Cambodia has 612 kilometres of mostly very poor quality metre gauge train track,
most of which is still from the colonial French times. Nobody took care of neither the infrastructure nor the rolling stock and
as a result all traffic had to be stopped totally in 2009. Now in 2016 some modest service has started again, thanks to the funding
of the Asian development bank. Since April 2016 there is once again train traffic between Phnom Penh and Sihanoukville as well as
Phnom Penh and Poipet. New diesel locomotives have also been ordered from China. Restoration works have been performed by two companies:
Toll railway and the Royal group. That explains also the trains' brand name Toll Royal railway. Railpics.club's
star reporter Matti Tenkanen visited the country in November 2016, so we now have some fresh pictures.
FUNET railway pictures archive - Cambodia
This is the newly opened "star" of the service, a passenger train to Sihanoukville. The diesel multiple unit train has been built by the famous Waggonfabrik Uerdingen in Germany, the same company that built Germany's famous railbuses. This train is of the class ZZ, number ZZ 803, built in Germany in 1969. Those of you who are familiar with German trains will immediately recognize a certain resemblance to the German Baureihe (class) 614. Picture in Phnom Penh 6.11.2016 by Matti Tenkanen.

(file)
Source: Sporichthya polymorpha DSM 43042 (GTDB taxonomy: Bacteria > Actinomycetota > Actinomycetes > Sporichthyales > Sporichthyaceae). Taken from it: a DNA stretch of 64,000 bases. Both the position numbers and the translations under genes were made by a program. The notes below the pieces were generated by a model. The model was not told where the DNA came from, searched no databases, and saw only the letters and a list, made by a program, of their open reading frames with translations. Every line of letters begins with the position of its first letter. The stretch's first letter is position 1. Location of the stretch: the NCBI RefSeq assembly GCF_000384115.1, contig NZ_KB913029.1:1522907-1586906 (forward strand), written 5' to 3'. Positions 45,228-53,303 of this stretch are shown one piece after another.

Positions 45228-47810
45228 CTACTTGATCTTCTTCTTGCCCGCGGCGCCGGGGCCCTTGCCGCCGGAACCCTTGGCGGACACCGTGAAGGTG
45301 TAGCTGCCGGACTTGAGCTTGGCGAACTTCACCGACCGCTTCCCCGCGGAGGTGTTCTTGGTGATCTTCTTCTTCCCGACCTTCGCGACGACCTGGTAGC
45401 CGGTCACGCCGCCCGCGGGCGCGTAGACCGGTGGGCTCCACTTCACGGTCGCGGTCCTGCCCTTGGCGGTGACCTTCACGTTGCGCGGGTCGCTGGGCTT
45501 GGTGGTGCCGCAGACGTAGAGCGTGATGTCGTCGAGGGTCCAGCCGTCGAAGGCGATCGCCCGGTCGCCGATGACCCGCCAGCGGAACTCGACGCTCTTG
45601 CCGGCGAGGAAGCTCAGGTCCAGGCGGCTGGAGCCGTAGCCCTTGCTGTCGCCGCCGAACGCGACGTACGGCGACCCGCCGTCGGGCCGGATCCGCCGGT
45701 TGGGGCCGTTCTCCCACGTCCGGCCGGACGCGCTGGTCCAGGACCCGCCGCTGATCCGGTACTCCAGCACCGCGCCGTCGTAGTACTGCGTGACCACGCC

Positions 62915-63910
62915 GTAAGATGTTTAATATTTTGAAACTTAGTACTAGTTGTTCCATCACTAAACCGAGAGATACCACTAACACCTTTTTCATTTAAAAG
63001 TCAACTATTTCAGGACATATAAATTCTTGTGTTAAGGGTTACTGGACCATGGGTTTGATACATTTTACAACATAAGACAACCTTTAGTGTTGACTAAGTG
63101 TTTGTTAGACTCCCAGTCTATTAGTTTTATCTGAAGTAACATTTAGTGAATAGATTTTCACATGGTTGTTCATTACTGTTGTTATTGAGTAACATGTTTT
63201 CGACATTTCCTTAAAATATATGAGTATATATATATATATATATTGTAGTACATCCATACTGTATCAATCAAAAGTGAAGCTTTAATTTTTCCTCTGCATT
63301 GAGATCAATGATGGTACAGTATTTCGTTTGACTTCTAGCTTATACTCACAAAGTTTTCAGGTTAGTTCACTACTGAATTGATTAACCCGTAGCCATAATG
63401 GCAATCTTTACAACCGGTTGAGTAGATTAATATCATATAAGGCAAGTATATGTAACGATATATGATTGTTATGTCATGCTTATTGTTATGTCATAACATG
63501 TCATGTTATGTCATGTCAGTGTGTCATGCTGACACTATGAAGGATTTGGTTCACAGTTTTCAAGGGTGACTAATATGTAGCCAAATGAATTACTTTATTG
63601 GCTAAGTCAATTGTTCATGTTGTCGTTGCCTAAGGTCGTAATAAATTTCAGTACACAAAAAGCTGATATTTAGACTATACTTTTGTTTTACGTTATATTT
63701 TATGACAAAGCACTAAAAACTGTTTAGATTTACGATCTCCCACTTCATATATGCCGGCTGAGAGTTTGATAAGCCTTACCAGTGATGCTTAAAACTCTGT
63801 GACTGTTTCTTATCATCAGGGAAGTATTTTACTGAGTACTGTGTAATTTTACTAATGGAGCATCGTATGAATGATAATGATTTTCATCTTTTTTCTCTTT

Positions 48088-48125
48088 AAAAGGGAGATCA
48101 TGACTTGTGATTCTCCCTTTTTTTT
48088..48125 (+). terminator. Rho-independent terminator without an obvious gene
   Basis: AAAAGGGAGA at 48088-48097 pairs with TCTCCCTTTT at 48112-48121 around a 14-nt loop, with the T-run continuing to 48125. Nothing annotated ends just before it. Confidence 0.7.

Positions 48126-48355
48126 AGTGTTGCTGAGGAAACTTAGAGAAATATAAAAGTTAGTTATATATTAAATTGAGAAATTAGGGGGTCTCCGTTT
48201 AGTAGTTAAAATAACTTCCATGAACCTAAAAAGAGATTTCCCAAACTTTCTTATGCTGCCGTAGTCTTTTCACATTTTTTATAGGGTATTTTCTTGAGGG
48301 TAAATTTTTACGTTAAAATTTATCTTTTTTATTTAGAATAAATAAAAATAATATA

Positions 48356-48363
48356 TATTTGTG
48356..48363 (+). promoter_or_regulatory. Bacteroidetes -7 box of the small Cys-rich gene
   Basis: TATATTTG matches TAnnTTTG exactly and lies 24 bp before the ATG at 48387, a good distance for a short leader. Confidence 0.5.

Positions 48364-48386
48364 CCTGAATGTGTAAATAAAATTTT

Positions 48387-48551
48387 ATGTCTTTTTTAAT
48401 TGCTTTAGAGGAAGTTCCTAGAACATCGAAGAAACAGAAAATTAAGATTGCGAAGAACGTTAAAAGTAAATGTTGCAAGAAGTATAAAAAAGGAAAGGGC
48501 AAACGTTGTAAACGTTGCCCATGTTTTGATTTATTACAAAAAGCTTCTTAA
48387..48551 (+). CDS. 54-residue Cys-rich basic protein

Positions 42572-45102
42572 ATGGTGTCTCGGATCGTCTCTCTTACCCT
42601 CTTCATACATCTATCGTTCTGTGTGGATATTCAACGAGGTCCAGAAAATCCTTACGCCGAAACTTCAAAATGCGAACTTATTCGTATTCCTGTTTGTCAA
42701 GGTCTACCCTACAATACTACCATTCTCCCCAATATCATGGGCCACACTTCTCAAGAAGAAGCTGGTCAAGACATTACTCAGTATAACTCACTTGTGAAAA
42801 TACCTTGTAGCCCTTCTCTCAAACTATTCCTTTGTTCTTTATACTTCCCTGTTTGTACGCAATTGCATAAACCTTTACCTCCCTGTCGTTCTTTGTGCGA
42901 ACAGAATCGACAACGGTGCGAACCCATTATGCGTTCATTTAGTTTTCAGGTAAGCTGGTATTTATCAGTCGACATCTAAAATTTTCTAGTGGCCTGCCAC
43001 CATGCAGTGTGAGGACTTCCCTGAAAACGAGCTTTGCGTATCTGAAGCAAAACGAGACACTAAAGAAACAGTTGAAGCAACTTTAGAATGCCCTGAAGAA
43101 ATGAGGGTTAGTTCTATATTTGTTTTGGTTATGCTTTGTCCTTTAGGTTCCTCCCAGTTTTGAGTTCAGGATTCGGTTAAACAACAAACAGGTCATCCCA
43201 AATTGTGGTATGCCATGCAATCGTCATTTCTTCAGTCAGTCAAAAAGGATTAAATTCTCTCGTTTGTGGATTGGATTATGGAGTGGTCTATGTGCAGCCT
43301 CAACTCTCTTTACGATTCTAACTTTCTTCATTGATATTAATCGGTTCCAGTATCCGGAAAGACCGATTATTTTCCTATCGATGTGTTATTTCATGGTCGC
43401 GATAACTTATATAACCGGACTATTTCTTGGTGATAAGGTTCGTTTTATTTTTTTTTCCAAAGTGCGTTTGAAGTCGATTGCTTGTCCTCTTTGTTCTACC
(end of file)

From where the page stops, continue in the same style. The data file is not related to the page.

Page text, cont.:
Engine of the ZZ 803 diesel multiple unit. Picture in Phnom Penh 6.11.2016 by Matti Tenkanen. Originally this train had also more wagons in its middle. For a view of what the colouring used to be, and to see the sorry state that the original Uerdingen-made middle coaches look like lately, please see Florian Grupp's picture of the rusting wagons in 2010 in the flickriver service online.
To see how desolate and deserted the rail system of Cambodia was in 2008-2009, you might want to have a look at Richard Gennis' pages Phantasrail Cambodia. It's nice to see that things are moving towards the better now. As already mentioned above, Cambodian Toll Royal Railways has ordered new locomotives from China. To see what they look like, see for example this Richard Gennis' photo page on the railpictures.net site.